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On sequences

(TAIL "")'s behavior is a bug, but making it not be an error would
violate the principle that the type-specific, open-codeable versions of
generic routines should be subsets (in the mathematical sense) of the
generic routines where the domain and range are restricted to the type in
should hold even if FOO is ""; (STRING-TAIL "") is erroneous; therefore
(TAIL "") must be erroneous.  But I think TAIL should go away; see below.

I think that now is the wrong time to be deciding what to do about
sequences.  I doubt that at this early stage in the language's
development we can come up with a consistent and elegant specification.
The sequence chapter probably ought to be struck from the manual for the
time being.  People should feel free to develop their own packages
and experiment, and if someone comes up with something good, the
subject should be T-Discussed again.

Historical footnote: One (maybe the main) reason that sequences were put
into T was to support the implicit FORCE suggested by Sussman, Hanson,
et al.  Since in T (at least until now) forcing happens only when an
operation is invoked on a delayed object, there have to be versions of
CAR and CDR which are operations, so that forcing can happen when
traversing delayed lists.  With additional inspiration from the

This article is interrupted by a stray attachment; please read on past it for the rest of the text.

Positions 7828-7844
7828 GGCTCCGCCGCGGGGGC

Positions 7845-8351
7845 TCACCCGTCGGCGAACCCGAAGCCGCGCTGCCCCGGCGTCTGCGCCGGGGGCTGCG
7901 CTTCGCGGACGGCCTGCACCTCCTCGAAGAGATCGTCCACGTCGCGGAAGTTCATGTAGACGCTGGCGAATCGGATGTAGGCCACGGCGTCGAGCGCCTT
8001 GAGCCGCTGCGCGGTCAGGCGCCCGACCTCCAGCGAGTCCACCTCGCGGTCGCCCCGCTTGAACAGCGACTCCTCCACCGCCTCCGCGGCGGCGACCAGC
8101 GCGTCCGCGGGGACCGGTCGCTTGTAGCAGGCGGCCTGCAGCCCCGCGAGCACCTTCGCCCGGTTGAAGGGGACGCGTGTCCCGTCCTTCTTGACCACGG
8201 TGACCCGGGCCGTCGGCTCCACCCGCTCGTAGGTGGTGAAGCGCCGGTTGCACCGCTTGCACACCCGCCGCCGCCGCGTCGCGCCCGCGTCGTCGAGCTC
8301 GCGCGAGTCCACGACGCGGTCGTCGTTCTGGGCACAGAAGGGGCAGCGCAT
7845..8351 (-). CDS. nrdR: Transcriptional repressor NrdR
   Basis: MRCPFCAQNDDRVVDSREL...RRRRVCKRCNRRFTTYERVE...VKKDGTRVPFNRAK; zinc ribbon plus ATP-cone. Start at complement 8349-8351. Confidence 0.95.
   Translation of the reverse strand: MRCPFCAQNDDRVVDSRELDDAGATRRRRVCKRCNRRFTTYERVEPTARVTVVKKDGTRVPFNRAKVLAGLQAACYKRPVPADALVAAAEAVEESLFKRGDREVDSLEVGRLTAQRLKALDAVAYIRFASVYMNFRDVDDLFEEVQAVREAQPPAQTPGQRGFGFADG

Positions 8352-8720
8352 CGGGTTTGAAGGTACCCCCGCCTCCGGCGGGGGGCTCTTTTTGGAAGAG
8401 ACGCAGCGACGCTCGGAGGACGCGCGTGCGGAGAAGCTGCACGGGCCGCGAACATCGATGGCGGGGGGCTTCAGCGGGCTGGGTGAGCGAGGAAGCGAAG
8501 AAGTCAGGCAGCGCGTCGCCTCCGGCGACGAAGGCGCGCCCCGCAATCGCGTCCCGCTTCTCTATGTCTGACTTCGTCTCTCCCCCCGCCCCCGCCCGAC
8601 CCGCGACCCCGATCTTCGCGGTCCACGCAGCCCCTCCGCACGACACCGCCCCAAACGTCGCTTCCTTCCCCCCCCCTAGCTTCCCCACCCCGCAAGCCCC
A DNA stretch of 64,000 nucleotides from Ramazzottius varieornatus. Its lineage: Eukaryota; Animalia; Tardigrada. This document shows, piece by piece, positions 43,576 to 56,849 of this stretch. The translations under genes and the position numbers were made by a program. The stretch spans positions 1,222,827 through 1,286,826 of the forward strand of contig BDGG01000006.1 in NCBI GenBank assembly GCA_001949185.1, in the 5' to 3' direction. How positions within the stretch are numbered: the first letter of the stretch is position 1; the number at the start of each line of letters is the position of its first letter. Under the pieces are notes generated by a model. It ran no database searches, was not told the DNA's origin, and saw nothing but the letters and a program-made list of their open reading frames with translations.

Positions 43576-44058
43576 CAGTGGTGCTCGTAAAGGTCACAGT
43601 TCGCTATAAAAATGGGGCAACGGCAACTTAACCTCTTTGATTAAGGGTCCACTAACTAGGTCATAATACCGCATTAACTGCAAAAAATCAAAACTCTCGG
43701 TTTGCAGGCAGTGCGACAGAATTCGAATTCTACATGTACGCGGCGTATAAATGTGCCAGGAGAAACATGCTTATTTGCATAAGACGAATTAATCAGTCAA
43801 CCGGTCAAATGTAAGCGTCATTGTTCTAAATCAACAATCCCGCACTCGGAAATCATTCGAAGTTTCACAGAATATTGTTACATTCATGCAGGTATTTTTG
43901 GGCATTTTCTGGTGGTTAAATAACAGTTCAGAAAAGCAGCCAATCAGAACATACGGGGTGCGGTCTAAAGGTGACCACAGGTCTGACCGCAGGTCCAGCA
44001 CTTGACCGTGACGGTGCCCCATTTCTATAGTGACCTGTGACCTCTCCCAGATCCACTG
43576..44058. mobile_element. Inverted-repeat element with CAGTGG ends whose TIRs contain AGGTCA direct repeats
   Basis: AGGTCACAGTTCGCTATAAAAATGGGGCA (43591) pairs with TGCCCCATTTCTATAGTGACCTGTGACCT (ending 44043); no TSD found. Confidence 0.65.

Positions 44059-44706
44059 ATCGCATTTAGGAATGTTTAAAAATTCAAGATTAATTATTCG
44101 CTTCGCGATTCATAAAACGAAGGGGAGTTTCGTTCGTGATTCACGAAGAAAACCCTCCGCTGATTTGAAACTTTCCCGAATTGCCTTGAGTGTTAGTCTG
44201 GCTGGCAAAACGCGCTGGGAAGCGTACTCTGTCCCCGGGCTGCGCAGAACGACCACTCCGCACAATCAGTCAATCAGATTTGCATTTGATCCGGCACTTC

sequences of NIL and Common Lisp, T's notion of sequence, with generic
HEAD, TAIL, etc., was born.  This result is a moderately ridiculous and
barely useful hack.

However, I have heard that after some experience with using and
implementing implicit FORCE, and teaching it to students (I think), that
Sussman etc. have changed their minds, and now recommend explict FORCE.
With explicit FORCE, "sequences" can go away; for the purposes of infinite
lists, HEAD can be CAR and TAIL can be (FORCE (CDR ...)).  This is what
I intend to do with T.  I haven't even heard of anyone using generic
sequence operations OR delays, so I doubt these changes will be felt.

I'm not saying generic sequence operations are a bad idea; there are
many reasons for having them.  But it's extremely difficult to get
right, as the Common Lisp design group will attest.